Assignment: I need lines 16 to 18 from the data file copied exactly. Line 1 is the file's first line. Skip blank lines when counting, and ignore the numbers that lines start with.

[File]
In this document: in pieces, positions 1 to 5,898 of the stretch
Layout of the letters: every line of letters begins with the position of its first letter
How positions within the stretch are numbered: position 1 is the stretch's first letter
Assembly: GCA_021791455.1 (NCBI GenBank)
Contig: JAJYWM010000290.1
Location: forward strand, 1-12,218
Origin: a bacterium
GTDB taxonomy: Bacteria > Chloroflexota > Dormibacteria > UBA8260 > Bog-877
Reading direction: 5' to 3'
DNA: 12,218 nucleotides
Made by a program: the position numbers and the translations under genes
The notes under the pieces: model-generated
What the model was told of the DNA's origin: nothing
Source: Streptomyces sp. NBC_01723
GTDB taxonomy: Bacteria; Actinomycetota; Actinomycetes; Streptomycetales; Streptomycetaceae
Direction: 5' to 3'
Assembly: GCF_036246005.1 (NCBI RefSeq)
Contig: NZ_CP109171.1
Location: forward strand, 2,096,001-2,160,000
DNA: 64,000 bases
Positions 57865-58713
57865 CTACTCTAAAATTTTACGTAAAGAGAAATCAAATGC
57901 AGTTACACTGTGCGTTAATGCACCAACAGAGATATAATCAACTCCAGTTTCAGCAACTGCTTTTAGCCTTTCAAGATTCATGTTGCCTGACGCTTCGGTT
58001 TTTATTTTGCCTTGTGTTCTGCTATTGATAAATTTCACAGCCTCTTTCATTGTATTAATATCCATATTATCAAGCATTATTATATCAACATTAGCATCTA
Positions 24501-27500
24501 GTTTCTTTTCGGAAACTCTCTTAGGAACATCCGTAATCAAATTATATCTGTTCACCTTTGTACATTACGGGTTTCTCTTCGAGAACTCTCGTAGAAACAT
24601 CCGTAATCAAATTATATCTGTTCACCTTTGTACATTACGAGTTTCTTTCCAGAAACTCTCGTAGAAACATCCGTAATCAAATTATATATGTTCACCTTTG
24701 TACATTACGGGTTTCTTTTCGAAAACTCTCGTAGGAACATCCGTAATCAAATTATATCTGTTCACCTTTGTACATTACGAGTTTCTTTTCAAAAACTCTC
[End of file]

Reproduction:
Direction: 5' to 3'
Assembly: GCF_036246005.1 (NCBI RefSeq)
Contig: NZ_CP109171.1